Of course, the foulest corruption to spread throughout this season of Boardwalk Empire continues to be the influence of Dr. Narcisse. From the blight of his heroin trade upon the city, making junkies of the very community he claims to be trying to elevate, to the insinuation of Daughter Maitland into Chalky’s life, where it is destroying his ties to his family, to the alliances he has formed which have now put Nucky in a very uncomfortable predicament, Narcisse is practically a force of nature, leaving devastation and destruction in his wake wherever he goes.
Here’s a question, though: Why didn’t Chalky finish Narcisse off when he had the chance? Chalky certainly had the upper hand when he took the fight to the north side, catching Narcisse unawares, but the sloppiness that allows Narcisse to escape unharmed is pretty uncharacteristic for Chalky and seems like little more than a lazy out for the writers to keep the war between him and Narcisse going after having once again been escalated to a new extreme. But the writers can be cut a little slack here, because it leads to the one of tensest, most nerve-wracking moments in Boardwalk Empire history as Chalky’s daughter Maybelle retires to his office at the Onyx Club, only to be met there by Narcisse.
To Maybelle, Narcisse is a comforting figure as she unloads about her recent personal problems. To the viewer, however, he is a figure of pure terror, capable of perpetrating the most horrible acts of violence if he thinks it will suit his ends. The scene plays expertly off this fear. A sudden movement of Narcisse as he rises from his chair is as scare-inducing as the killer in a horror movie appearing from behind a half-closed door. In the end, though, it’s just another example of how Chalky’s business dealings and infidelity have ruined not only his own life but those of his family as well. Much like Agent Tolliver’s arrival at Eli’s home, it’s a reminder that in the criminal world inhabited by Boardwalk Empire‘s characters there is no distinction between business and personal lives.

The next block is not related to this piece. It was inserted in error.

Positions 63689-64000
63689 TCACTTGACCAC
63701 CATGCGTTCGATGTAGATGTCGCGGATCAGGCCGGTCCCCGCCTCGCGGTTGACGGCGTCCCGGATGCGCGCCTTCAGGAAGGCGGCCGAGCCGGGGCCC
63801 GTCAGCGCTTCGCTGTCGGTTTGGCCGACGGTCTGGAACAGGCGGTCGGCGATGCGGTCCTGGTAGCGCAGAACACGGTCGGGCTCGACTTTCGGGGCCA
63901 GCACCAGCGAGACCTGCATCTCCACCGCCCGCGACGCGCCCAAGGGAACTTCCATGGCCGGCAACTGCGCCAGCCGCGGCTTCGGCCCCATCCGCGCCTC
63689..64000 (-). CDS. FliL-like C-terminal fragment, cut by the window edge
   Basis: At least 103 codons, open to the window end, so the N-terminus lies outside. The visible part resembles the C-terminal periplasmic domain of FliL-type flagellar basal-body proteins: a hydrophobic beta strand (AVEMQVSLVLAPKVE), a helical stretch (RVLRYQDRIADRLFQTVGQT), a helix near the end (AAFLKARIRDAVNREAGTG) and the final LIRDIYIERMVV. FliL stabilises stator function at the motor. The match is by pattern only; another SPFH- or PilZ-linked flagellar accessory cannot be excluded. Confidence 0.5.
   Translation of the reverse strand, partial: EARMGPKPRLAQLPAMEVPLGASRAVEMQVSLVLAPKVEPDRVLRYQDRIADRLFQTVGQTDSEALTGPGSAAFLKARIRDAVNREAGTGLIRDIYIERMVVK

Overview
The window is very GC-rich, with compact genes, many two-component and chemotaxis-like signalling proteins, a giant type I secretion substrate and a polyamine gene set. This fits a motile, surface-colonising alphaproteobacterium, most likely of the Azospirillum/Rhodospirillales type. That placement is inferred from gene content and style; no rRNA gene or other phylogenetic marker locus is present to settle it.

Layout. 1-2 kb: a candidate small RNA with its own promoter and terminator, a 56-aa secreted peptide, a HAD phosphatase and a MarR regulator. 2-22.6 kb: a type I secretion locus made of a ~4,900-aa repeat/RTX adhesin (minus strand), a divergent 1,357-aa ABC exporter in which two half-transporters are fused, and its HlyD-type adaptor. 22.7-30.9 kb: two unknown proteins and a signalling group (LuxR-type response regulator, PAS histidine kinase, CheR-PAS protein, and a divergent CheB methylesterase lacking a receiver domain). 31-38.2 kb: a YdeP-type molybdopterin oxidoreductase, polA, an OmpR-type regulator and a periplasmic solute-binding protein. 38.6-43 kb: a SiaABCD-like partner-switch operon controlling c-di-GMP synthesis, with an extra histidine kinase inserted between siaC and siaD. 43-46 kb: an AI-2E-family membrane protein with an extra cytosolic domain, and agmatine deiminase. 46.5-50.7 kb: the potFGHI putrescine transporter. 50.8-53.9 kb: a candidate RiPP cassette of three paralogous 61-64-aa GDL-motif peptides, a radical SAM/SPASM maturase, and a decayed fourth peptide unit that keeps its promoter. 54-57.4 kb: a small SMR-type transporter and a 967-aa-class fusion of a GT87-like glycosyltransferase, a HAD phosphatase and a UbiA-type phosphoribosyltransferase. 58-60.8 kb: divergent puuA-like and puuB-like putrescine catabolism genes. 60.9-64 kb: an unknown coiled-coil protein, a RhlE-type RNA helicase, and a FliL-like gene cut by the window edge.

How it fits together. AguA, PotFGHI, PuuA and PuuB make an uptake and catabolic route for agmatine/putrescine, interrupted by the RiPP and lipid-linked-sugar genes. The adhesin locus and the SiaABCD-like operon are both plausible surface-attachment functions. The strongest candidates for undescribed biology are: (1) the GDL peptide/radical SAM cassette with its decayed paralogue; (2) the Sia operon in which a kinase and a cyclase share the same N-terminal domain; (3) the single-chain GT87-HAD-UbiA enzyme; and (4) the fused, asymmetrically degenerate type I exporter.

That goes for Margaret Thompson as well, who now will owe her very home to her nefarious dealings with Arnold Rothstein, and to Richard Harrow, who brought work home with him in the form of Tommy Darmody. It goes for Sally Wheet, who was seen last episode sleeping with a shotgun, and for Willie Thompson, whose momentary lapse in judgement has put him on the path to following his father and uncle into a life of crime. Once the corruption starts spreading, there is no way to stop it.
For Van Alden, the corrupting allure of crime has been the most transformative. Far from the God-fearing, law-abiding prohibition agent of the first season, Van Alden has redirected his unhinged, violent temperament to the cause of making blood money by working for Al Capone. In this episode, he proves to be an invaluable asset for Capone, narrowly saving him from being gunned down by unknown assailants. It’s not likely the identity of those assailants will be unknown for long, though, and when it’s revealed that they were working for Johnny Torrio (because come on, it was practically spelled out for us), there is going to be one hell of a reckoning.
With only a few episodes left of this season of Boardwalk Empire, what remains to be seen is for which characters the corruption spreading through their lives will prove to be fatal. It’s not a show that’s afraid to kill off its key players, so besides Nucky himself (he’s the only character in the opening credit sequence, after all), nobody is safe.